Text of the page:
Janus-faced tumor microenvironment. The key components of the chemical TME, oxygen, pH, redox and GSH, are shown in red. Hypoxia-induced acidosis potentiates accumulation of free metal ions such as Fe3+ and Cu2+. In its turn, a high reducing capacity of TME promotes metal ion reduction to Fenton-active state, e.g. via γglutamyltransferase (GGT)/GSH-dependent generation of reducing cysteinyl-glycine dipeptide, GlyCysS¯. A cycling local hypoxia in TME facilitates further electron transfer to oxygen with formation of O2•- radical, triggering radical reaction cascade of O2•- dismutation to H2O2 followed by OH-radical formation via Fenton reaction. Low-reactive ROS, H2O2 and O2•-, penetrate into tumor cells by diffusion or via anion channels, latter contributing to increase of intracellular pH (pHi) with corresponding decrease in oxidizing potential of ROS. In a contrary, low acidic pHe in TME enhances ROS oxidizing potential towards surrounding cells that may result in oxidative damage and mutagenesis as well as adaptive response (e.g., increase of GSH) and changing cellular phenotype. Increase in H2O2, O2•-, GSH and pH has been shown contribute into the triggering cells in proliferation stage. Compared to normal cells, cancer cells are well protected against oxidative stress, in part by elevated GSH content and activities of GSH-dependent antioxidant enzymes, including glutathione peroxidases (GPx1 and GPx4 denote peroxidases that target hydrogen peroxide and lipid peroxide, correspondingly) and glutathione reductase, GSSG-Rx (Khramtsov & Gillies, 2014, ARS, 21, 723–729).


Noninvasive spatially- and temporally-resolved in vivo monitoring of critical parameters of tissue microenvironment provides unique insights into the role of TME in cancer aggression, metastatic activity, and treatment efficacy and creates novel opportunity for designing TME-targeted anticancer therapies.


  1. Khramstov, V. V., In vivo molecular EPR-based spectroscopy and imaging of tumor microenvironment and redox using functional paramagnetic probes. Antioxid Redox Signal 2018, 28 (15), 1365-1377.
  2. Kishimoto, S.; Krishna, M. C.; Khramtsov, V. V.; Utsumi, H.; Lurie, D. J., In vivo application of proton electron double resonance imaging. Antioxid Redox Signal 2018, 28 (15), 1345-1364.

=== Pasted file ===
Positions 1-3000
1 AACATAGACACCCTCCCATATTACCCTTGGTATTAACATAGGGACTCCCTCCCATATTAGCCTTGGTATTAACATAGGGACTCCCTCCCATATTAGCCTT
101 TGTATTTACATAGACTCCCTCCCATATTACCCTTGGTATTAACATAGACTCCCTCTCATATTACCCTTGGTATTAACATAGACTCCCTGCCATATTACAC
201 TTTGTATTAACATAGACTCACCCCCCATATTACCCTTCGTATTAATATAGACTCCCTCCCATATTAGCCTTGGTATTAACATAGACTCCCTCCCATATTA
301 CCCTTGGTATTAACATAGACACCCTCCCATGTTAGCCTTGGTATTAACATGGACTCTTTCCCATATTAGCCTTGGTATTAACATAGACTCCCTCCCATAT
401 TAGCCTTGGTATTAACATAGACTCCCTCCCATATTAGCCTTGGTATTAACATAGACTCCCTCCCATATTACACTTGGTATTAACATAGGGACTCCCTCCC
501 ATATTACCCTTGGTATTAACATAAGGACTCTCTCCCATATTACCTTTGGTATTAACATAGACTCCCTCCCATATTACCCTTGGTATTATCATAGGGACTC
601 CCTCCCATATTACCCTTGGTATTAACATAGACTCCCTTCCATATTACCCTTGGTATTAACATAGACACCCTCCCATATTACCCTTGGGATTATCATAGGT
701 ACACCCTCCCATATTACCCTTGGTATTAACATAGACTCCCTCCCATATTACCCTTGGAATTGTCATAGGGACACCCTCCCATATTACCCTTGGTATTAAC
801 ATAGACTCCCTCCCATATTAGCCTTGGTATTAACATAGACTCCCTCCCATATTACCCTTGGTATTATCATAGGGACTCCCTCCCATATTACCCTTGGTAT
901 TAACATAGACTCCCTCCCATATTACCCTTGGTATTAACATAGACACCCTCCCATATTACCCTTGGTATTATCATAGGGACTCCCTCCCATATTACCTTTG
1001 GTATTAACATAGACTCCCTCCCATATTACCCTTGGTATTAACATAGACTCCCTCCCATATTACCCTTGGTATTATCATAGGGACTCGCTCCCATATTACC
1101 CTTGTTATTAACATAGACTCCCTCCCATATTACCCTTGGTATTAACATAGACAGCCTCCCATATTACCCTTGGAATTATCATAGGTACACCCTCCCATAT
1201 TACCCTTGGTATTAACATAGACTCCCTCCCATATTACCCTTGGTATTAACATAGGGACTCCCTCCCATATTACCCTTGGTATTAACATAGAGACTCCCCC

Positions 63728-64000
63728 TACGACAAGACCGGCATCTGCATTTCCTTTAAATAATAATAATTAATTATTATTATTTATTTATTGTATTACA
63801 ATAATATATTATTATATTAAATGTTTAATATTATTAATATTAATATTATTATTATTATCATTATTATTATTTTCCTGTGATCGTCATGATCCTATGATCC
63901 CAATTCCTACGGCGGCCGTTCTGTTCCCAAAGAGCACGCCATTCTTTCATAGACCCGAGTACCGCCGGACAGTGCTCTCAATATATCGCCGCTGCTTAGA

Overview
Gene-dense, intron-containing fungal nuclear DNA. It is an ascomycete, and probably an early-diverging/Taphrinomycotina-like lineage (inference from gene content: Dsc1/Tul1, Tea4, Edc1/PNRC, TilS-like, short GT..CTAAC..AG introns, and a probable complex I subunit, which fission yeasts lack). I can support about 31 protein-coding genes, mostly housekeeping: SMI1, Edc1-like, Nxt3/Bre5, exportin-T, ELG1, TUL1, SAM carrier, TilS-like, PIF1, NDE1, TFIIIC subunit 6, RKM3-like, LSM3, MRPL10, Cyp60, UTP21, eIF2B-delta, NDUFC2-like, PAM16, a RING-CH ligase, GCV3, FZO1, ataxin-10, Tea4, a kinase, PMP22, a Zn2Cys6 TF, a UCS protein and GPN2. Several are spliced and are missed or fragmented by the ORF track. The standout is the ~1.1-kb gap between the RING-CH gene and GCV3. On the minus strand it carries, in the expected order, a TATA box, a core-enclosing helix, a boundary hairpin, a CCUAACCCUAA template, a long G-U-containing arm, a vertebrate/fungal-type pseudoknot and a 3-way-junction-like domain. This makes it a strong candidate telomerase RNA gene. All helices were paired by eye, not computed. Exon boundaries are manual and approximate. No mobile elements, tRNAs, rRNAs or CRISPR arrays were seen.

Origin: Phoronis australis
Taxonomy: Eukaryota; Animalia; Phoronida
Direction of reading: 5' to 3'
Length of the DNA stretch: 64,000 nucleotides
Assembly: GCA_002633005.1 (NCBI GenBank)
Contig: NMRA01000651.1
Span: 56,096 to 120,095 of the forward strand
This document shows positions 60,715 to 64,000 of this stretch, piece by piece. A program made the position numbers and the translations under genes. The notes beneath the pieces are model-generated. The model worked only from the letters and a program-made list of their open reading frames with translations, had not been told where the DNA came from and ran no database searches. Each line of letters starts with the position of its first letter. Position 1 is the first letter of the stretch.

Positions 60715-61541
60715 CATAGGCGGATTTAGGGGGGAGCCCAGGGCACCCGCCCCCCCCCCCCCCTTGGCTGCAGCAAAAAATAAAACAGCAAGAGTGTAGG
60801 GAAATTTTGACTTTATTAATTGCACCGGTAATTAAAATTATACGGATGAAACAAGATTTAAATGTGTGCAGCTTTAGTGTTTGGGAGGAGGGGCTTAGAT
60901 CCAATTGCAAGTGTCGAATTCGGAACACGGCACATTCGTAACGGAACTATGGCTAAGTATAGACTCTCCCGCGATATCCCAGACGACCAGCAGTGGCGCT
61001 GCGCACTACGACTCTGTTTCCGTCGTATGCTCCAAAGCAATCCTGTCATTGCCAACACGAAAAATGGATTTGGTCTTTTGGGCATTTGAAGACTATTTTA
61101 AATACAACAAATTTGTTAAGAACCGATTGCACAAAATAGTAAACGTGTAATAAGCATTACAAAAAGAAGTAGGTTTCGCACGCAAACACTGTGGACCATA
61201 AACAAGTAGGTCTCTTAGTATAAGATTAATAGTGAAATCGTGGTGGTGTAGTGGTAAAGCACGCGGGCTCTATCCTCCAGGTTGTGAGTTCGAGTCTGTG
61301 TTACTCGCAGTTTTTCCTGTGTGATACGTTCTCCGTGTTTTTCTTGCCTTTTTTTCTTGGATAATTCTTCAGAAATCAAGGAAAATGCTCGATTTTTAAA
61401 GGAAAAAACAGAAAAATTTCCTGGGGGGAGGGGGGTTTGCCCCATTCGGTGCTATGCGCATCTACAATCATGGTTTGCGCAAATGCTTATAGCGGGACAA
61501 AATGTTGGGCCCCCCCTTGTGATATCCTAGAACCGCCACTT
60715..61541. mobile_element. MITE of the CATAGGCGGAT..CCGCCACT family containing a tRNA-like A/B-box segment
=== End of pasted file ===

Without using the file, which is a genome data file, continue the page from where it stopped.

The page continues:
3. Biller, J. R.; Mitchell, D. G.; Tseytlin, M.; Elajaili, H.; Rinard, G. A.; Quine, R. W.; Eaton, S. S.; Eaton, G. R., Rapid Scan Electron Paramagnetic Resonance Opens New Avenues for Imaging Physiologically Important Parameters In Vivo. J Vis Exp 2016, (115).
  4. Tseytlin, M.; Stolin, A. V.; Guggilapu, P.; Bobko, A. A.; Khramtsov, V. V.; Tseytlin, O.; Raylman, R. R., A combined positron emission tomography (PET)-electron paramagnetic resonance imaging (EPRI) system: initial evaluation of a prototype scanner. Phys Med Biol 2018, 63 (10), 105010.
  5. Khramtsov, V. V.; Bobko, A. A.; Tseytlin, M.; Driesschaert, B., Exchange Phenomena in the Electron Paramagnetic Resonance Spectra of the Nitroxyl and Trityl Radicals: Multifunctional Spectroscopy and Imaging of Local Chemical Microenvironment. Anal Chem 2017, 89 (9), 4758-4771.
  6. Bobko, A. A.; Eubank, T. D.; Driesschaert, B.; Khramtsov, V. V., In Vivo EPR Assessment of pH, pO2, Redox Status, and Concentrations of Phosphate and Glutathione in the Tumor Microenvironment. J Vis Exp 2018, (133).
  7. Bobko, A. A.; Eubank, T. D.; Driesschaert, B.; Dhimitruka, I.; Evans, J.; Mohammad, R.; Tchekneva, E. E.; Dikov, M. M.; Khramtsov, V. V., Interstitial Inorganic Phosphate as a Tumor Microenvironment Marker for Tumor Progression. Sci Rep 2017, 7, 41233.
  8. Khramtsov, V. V.; Gillies, R. J., Janus-Faced Tumor Microenvironment and Redox. Antioxid Redox Signal 2014, 21, 723-729.